Although many aspects of mason bee reproductive biology are unknown, multiple matings and the storage of sperm in a spermatheca lay the groundwork for sperm competition. Males of the mason bee species Osmia bicornis, use glandular secretions to create a mating plug in the female vagina. Mating plugs (sometimes also called sperm plugs) are not unique to insects; in fact they occur across animal diversity. Particularly in species where the females may mate multiple times with multiple males, mating plugs can help to ensure paternity in the males that mate with the female early. In O. bicornis, the mating plug created within the female's vagina increases the likelihood of the first male's sperm being used to fertilize the eggs by blocking the sperm of future males from reaching the spermatheca.
Climate change and Mason Bee Phenology
The phenology of mason bees, the sequence and timing of their life cycle, is dependent on the local climate. Higher or lower ambient air temperatures may result in different durations of developmental stages. By the year 2100, climate models predict that increasing temperatures and longer summers may push adult bee emergence between half a month to over one month earlier than what was observed in the early 2000s. For Osmia in the northeastern US, this means bee emergence may occur as early as March. Moreover, the duration between male bee emergence and female bee emergence may increase from between one to three days up to ten, potentially decreasing mating success and altering the population vital rates.
Lee, He, and Park (2018) hypothesized that extended developmental time might increase parasite risk. Under warmer conditions, bees spend more time in the high-risk life stages, increasing mite infection risk. Increases in temperature by several degrees Celsius may also reduce bee survival during development on its own.
The changing climate may also alter community interactions. One study by Kehrberger and Holzschuh (2019) found that although the warmer spring temperatures can push both bee emergence and floral bloom earlier in the year, they may not advance synchronously. If flowers bloom before bee emergence, they may not be pollinated.
Chorion - The outer membrane of an insect egg
Holometabolous Development (complete metamorphosis) - A process of insect development where the adults do not resemble the early life stages
Hemimetabolous Development (incomplete metamorphosis) - A process of insect development where the early life stages resemble the adults
Instar - A developmental stage of an insect between molts
Phenology - The study of cyclic natural phenomena, including life cycles
Spermatheca – A sperm storage organ in female bees
Climate Change and Mason Bee Phenology — Data Analysis
The data for this activity are adapted from Kehrberger and Holzschuh’s 2019 study titled “Warmer temperatures advance flowering in a spring plant more strongly than emergence of two solitary spring bee species” which examined the impact of warming spring temperatures on two mason bee species, Osmia cornuta and Osmia bicornis, and a threatened buttercup flower, Pulsatilla vulgaris, native to western Europe. O. cornuta and O. bicornis are early spring emerging mason bees with similar biology to O. lignaria, a species native to the United States.
Figure 1. The locations of 11 field sites where the timing of O. cornuta and O. bicornis emergence was observed by Kehrberger and Holzschuh in 2015. Each site is colored according to the mean temperature observed at that site between early February and late March. P. vulgaris phenology was observed at sites 1-3, 7-9, and 11.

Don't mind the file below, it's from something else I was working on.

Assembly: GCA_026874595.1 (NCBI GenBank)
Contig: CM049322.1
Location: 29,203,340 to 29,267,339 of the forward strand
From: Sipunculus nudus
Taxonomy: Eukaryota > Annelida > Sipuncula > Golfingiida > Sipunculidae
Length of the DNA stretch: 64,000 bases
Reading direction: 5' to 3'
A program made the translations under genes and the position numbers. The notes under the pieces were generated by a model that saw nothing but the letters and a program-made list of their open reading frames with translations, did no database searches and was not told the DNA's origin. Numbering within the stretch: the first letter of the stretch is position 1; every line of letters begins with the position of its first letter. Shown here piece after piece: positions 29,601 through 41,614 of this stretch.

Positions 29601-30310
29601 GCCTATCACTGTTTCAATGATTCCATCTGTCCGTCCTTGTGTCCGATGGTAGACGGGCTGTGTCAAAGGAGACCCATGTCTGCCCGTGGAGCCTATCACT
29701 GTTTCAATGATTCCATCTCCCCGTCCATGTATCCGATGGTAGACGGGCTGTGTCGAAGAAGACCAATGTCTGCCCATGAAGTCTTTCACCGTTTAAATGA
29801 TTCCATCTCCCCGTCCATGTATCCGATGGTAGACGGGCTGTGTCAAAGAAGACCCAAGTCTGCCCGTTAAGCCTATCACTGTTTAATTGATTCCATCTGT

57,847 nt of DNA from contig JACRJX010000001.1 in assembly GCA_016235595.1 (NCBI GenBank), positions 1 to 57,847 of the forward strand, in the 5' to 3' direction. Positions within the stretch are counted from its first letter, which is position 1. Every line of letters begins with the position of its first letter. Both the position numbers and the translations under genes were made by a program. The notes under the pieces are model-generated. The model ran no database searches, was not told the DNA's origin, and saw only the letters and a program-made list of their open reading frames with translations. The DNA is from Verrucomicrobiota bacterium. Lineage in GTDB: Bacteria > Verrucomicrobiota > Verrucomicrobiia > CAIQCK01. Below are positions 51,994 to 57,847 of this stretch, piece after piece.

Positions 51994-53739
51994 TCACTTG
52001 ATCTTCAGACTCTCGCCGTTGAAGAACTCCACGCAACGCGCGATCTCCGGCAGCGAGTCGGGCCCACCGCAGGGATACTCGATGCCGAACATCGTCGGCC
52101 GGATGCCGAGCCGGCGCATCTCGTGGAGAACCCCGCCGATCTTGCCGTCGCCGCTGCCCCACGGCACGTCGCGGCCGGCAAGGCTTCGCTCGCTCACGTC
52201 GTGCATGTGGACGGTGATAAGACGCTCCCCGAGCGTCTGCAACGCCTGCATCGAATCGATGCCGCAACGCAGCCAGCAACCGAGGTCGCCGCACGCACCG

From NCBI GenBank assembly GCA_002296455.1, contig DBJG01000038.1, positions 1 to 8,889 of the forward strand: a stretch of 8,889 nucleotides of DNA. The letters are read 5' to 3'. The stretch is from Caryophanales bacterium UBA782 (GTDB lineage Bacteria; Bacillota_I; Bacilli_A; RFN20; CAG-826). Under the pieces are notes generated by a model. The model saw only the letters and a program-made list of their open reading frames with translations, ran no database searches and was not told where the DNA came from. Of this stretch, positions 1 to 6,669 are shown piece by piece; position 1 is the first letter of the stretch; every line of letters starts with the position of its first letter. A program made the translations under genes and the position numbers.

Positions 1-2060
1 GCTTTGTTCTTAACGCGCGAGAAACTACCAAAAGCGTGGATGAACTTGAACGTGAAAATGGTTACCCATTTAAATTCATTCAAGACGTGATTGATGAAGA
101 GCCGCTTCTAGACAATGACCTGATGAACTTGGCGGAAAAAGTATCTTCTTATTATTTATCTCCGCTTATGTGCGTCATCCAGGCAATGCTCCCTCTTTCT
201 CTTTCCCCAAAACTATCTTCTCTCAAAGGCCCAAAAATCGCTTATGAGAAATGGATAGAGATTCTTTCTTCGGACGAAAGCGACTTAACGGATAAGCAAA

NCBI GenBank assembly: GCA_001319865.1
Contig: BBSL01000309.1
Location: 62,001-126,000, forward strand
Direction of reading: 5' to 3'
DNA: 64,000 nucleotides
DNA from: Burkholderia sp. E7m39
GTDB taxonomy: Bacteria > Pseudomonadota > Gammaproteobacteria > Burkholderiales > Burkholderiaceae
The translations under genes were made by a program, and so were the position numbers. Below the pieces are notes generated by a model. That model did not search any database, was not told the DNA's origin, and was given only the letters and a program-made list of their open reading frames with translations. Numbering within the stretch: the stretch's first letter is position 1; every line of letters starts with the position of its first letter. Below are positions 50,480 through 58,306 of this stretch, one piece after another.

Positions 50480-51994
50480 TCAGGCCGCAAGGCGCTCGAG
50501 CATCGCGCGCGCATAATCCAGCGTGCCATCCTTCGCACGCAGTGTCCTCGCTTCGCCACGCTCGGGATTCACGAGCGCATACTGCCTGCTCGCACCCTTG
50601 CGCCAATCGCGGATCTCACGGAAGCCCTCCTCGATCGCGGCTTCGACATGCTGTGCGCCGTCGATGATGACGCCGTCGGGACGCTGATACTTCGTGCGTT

Kehrberger and Holzschuh placed O. cornuta and O. bicornis cocoons and temperature loggers at 11 grassland meadows between early February and late March 2015 near Würzburg, Germany, a city in northwestern Bavaria (Figure 1). Each site varied in sun exposure and mean spring temperature. Seven sites had populations of 50 or more P. vulgaris (sites 1-3, 7-9, 11). The date of emergence for each cocoon, and flower onset and duration were recorded as Julian dates, days since January 1st, along with the mean temperature at each site.
Data Analysis and Discussion Questions
Does mean site temperature impact mason bee emergence?
Using the data table below, graph the date of the first mason bee emergence of both male and female Osmia bicornis on one plot. Draw a line of best fit for males and another for females. Use your graph to answer the following discussion questions.
Graph the data below on a separate piece of paper.
Using the data table to the left, graph the date of the first mason bee emergence of both male and female Osmia bicornis on one plot. Draw a line of best fit for males and another for females. Use your graph to answer the following discussion questions.
1. What is the relationship between mean site temperature and the first day of mason bee emergence for male bees? What about female bees?
2. How might differences in how male and female bees respond to temperature affect reproduction?
Challenge: Does mean site temperature impact the timing of bloom differently than female bee emergence?
Create a graph which shows how site temperature affects the relationship between the timing of bee emergence and flower bloom.
Graph this relationship on a separate piece of paper.
(Hint: It is difficult to graph three variables at once. Try finding the difference between first bloom and first emergence at each site and graph this)
1. Is there a relationship between site temperature and the timing of bee emergence and bloom?
2. How might a large difference in time between bee emergence and flower bloom impact bee and flower reproduction?
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Bosch, J., Sgolastra, F., & Kemp, W. P. (2010). Timing of eclosion affects diapause development, fat body consumption and longevity in Osmia lignaria, a univoltine, adult-wintering solitary bee. Journal of Insect Physiology, 56(12), 1949–1957. https://doi.org/10.1016/j.jinsphys.2010.08.017
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Kehrberger, S., & Holzschuh, A. (2019). Warmer temperatures advance flowering in a spring plant more strongly than emergence of two solitary spring bee species. PLoS ONE, 14(6), 1–15. https://doi.org/10.1371/journal.pone.0218824
Lee, E., He, Y., & Park, Y. L. (2018). Effects of climate change on the phenology of Osmia cornifrons: implications for population management. Climatic Change, 150(3–4), 305–317. https://doi.org/10.1007/s10584-018-2286-z
Seidelmann, K. (2015). Double insurance of paternity by a novel type of mating plug in a monandrous solitary mason bee Osmia bicornis (Hymenoptera: Megachilidae). Biological Journal of the Linnean Society, 115(1), 28– 37. https://doi.org/10.1111/bij.12472
Seidelmann, K., & Rolke, D. (2019). Advertisement of unreceptivity - Perfume modifications of mason bee females (Osmia bicornis and O. Cornuta) and a non-existing antiaphrodisiac. PLoS ONE, 14(5), 1–14. https://doi.org/10.1371/JOURNAL.PONE.0215925
Strobl, V., Straub, L., Bruckner, S., Albrecht, M., Maitip, J., Kolari, E., ... Neumann, P. (2019). Not every sperm counts: Male fertility in solitary bees, Osmia cornuta. PLoS ONE, 14(3), 1–17. https://doi.org/10.1371/journal.pone.0214597